Increasing Access to the Gift that Keeps Loved Ones Living

By Meta J. Mereday

The situation regarding donating organs has reached such extreme proportions that doctors are considering using available lungs of smokers, if necessary, as opposed to having access to none at all with the increased need.  

With African Americans having higher rates of hypertension, kidney disease and diabetes, there is a particularly greater need for donating organs such as kidneys in the African American community.

However, there is an extensive distaste for donating organs that creates an even greater gap in availability.

According to Dr. Clive Callender, founder of the Howard University Hospital Transplant Center, there are a number of reasons that African Americans have reservations against organ donations and transplants. 

The Howard Transplant Center is one of the first minority operated facilities of its kinds and is the leading institution in minority transplants.

Callender has been in the forefront to determine why African Americans have such a negative reaction to donating organs and what can be done to increase this life-saving procedure.

From deep seated religious beliefs within the African American community about disturbing the body to historic fear of medical practices on African Americans, Callender’s research discovered a number of myths and medical atrocities.  

Many African Americans fear donating organs because they feel that their loved ones would not receive adequate life-saving care and be deemed legally dead sooner in order to “harvest” their organs. 

Other issues involve the recipients of the donated organs themselves and whether the organ recipient would be an African American. 

This community has not had a positive relationship within the medical profession as evidenced by the many “guinea pig” projects that involved uninformed African Americans being used for experiments and ill-treated or being denied adequate medical care altogether.

These offensive activities ranged from the Tuskegee syphilis project where African American men were injected with the disease under false pretenses and not given treatment to study the devastating symptoms, to the “Negro Project” where Black women were sterilized without consent as a form of birth control and used by teaching institutions for practice by medical students.  

Needless to say, these and other medical atrocities formed well-founded distrust against the medical community and even the life saving benefits of donating organs could not fully dispel these ingrained feelings.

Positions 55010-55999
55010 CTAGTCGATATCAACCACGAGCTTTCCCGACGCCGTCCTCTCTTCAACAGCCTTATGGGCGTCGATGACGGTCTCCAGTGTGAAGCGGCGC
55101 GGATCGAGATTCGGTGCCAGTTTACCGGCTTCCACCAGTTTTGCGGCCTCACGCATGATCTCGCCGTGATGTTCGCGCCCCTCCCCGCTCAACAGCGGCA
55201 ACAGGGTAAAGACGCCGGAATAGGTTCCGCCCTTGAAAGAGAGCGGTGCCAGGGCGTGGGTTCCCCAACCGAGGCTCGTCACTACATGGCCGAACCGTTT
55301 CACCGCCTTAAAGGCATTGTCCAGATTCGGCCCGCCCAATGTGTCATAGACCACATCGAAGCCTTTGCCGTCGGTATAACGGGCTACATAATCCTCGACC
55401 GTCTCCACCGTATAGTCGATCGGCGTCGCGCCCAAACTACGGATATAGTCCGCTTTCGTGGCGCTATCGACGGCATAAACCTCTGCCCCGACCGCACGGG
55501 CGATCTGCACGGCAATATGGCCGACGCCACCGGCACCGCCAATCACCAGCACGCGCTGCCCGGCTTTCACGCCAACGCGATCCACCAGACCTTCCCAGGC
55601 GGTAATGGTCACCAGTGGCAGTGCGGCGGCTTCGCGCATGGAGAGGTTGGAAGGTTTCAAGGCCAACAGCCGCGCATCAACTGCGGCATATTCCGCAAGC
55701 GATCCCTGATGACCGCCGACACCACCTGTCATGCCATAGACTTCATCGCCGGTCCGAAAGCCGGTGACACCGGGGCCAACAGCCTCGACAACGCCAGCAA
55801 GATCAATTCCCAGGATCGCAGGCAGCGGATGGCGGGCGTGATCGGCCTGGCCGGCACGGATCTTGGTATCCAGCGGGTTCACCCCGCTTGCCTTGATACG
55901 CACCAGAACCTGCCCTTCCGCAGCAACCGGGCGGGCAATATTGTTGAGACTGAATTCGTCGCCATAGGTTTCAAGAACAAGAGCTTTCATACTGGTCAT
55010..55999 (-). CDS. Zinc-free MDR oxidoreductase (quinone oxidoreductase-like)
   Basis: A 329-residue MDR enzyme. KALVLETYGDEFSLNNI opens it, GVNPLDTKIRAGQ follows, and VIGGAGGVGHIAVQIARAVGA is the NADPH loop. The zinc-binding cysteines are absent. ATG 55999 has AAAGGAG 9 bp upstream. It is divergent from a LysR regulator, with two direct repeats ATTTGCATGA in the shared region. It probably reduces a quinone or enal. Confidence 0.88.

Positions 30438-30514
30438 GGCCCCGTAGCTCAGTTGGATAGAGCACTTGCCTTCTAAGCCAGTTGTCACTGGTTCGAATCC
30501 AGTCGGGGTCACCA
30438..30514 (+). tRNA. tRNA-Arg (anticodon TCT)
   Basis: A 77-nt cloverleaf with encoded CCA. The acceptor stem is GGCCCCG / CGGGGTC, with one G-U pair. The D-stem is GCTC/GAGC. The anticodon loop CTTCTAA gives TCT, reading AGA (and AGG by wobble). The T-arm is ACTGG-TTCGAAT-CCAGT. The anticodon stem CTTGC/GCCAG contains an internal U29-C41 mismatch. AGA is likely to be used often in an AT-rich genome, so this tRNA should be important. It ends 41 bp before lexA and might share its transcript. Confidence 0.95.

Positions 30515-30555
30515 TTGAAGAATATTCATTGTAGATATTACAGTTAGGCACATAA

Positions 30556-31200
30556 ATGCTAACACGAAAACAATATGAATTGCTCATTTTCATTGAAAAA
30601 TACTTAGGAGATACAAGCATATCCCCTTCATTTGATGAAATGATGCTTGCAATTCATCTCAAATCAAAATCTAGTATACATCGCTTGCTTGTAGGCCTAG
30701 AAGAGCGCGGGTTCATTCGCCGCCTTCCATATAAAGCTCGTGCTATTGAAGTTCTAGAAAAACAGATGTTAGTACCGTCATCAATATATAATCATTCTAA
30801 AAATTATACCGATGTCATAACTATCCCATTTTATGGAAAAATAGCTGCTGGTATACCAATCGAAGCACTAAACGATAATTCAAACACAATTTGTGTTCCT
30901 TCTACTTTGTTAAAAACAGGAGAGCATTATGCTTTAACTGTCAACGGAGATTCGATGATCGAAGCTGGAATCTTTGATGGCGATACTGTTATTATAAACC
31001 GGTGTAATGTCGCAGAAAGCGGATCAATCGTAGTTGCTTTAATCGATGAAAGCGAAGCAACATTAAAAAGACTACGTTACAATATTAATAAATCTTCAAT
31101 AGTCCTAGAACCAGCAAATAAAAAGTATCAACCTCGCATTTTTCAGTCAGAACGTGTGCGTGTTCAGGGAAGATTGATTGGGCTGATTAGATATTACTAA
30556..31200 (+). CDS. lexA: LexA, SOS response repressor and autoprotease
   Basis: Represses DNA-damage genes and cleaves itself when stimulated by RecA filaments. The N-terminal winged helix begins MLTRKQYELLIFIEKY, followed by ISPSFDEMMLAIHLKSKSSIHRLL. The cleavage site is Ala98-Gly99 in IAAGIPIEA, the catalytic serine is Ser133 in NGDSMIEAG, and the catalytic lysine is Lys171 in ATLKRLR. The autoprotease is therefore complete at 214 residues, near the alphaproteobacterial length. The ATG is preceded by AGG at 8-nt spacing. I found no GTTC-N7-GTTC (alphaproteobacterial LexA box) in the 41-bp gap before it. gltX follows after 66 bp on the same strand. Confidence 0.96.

Undaunted, Callender has made significant inroads to address the myths and the historical mistreatment.

In addition to his duties at the Center, he is also the founder of the National Minority Organ Transplant Education Program (MOTTEP).

Through this organization, Callender was able to obtain funding for a nationwide “Taking Initiatives” program geared towards educating the minority community, especially African Americans, and increasing the diversity in those donating organs through the signing of organ donor cards.

By holding focus groups with a diverse attendance, Callender provides personalized approaches to educating the public including presentations from donors and recipients who answer questions about organ donation.

Following these events, a majority of the attendees sign donor cards due to having a better understanding about organ donation and having past misperceptions addressed.  

This format works much better than having medical professionals lecturing on medical statistics.  Social media campaigns featuring celebrities stricken by kidney disease and recipients of donated organs has also helped the outreach.

Most recently, MOTTEP launched a new theme entitled, “Love Yourself, Take Care of Yourself”, which is focused on, in addition to educating more African Americans about organ donation, encouraging its members to “adopt healthy behaviors, including eating balanced, nutritious meals, exercising and avoiding unhealthy behaviors, being overweight and abusing drugs and alcohol.”

It is a preventative approach to address negative activities that lead to the need for transplants.

Taking one step at a time and becoming better educated about health and wellness is crucial.

Also, helping more people to live in the present and, if circumstances unfortunately occur, to consider sharing the gift of life through donating organs.

Mereday is a contributing writer for Regal Magazine, a publication dedicated to the African American community.

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